In his book, The Writer’s Journey, Christopher Vogler, who has consulted on stories for Disney movies (like The Lion King), talks about why ancient myths and folk tales have such enduring relevance:

“They deal with the childlike universal questions: Who am I? Where did I come from? Where will I go when I die? What is good and what is evil? What will tomorrow be like? Where did yesterday go? Is anybody else out there?”

Are such ideas too “big”, too sophisticated for kids?

I don’t think so. In their own way, kids are already thinking and feeling about these kinds of issues anyway. Especially as they approach adolescence.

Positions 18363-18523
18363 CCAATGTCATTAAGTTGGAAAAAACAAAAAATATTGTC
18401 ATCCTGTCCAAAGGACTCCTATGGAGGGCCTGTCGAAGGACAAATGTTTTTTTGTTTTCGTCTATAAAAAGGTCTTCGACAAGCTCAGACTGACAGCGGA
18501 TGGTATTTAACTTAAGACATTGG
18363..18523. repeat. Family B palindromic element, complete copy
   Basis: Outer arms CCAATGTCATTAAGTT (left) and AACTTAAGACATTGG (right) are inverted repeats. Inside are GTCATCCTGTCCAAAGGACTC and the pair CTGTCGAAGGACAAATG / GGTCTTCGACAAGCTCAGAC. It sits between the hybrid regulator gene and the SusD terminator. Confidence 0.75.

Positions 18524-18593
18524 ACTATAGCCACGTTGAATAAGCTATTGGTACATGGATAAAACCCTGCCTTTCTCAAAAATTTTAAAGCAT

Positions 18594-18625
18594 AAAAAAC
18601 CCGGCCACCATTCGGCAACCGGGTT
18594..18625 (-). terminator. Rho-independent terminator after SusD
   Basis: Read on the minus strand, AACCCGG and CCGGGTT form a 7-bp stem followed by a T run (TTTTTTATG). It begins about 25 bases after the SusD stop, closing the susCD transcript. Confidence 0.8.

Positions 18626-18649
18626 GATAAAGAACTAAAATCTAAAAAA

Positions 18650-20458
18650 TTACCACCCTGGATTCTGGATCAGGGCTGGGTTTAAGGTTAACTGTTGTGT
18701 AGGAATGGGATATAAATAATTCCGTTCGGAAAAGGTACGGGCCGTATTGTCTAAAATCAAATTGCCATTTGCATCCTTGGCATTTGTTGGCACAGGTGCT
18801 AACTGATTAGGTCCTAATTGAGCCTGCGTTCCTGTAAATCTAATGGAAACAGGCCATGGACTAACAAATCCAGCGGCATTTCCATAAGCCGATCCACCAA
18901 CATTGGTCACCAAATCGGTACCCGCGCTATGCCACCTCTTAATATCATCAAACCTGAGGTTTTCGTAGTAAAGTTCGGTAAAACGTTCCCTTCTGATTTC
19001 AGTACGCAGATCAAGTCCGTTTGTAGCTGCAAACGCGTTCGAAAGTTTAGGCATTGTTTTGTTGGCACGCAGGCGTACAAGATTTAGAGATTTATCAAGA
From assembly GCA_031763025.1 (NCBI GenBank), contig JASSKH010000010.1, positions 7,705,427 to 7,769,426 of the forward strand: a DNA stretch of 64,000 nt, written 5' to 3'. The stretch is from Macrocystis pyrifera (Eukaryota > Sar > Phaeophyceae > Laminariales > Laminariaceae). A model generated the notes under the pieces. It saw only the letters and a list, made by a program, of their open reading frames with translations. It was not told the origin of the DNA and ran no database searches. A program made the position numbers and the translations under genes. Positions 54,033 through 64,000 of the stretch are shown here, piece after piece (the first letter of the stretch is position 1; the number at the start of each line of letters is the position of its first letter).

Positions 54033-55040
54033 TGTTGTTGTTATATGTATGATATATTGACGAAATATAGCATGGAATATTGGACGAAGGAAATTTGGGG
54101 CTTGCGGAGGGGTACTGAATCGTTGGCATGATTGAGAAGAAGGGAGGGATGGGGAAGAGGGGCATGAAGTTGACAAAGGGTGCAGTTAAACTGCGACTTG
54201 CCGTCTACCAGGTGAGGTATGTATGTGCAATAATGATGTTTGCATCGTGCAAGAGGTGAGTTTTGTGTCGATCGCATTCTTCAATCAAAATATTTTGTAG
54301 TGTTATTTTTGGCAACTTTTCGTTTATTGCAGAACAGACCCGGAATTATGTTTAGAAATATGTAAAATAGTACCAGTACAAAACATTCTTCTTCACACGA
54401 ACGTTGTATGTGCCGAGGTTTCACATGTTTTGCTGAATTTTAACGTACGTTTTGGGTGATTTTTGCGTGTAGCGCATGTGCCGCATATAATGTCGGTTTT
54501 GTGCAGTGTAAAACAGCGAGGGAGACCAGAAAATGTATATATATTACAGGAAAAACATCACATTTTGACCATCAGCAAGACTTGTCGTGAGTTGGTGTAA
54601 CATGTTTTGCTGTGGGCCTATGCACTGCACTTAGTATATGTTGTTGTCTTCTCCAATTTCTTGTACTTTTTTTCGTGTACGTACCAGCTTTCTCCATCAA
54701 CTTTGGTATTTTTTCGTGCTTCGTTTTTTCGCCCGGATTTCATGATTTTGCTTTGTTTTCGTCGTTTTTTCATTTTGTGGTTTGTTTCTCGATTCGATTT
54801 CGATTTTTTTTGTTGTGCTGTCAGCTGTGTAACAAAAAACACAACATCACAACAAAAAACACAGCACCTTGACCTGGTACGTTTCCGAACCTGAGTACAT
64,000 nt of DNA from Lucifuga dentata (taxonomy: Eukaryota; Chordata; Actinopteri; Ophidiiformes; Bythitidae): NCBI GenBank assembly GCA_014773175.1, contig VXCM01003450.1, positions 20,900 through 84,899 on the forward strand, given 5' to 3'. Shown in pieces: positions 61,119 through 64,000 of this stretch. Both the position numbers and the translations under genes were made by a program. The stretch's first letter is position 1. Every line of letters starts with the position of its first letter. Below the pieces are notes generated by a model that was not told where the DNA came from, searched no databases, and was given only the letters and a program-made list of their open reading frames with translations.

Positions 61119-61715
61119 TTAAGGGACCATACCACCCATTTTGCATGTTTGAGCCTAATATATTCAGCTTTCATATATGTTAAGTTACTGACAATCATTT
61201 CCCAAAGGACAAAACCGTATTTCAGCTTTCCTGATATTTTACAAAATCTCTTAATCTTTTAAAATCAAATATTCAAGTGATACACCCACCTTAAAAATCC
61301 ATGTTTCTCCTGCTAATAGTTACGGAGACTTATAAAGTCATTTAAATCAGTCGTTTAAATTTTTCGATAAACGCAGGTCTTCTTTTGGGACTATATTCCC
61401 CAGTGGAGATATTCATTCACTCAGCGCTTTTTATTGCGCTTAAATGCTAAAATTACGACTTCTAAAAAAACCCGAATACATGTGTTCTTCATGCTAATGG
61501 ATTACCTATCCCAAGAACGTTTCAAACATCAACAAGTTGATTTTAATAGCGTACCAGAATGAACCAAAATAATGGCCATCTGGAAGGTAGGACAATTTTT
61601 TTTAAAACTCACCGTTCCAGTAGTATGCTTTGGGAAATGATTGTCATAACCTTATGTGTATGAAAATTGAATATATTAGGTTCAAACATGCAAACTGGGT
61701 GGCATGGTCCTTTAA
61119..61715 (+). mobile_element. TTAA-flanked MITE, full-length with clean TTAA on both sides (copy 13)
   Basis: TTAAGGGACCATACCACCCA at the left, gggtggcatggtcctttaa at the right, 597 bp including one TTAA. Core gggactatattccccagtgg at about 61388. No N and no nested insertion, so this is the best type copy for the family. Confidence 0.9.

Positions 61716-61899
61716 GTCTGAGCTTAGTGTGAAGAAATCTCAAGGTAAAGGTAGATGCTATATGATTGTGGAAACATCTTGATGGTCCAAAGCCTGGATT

In fact, kids like being challenged to think about big things—as long as it’s done in a language they can relate to, and in a way that meets them where they are.

This is one of the things that fairy tales and folk tales do so well. They allow children’s minds to “play” with big life issues (such as the loss of a parent, being poor, being ostracized, etc.) in a way that feels safe because it is in the context of a make-believe story.

These stories give children subconscious reassurance that it’s okay to explore big life issues and problems. It tells them, subliminally, “you can handle it.”

And they can.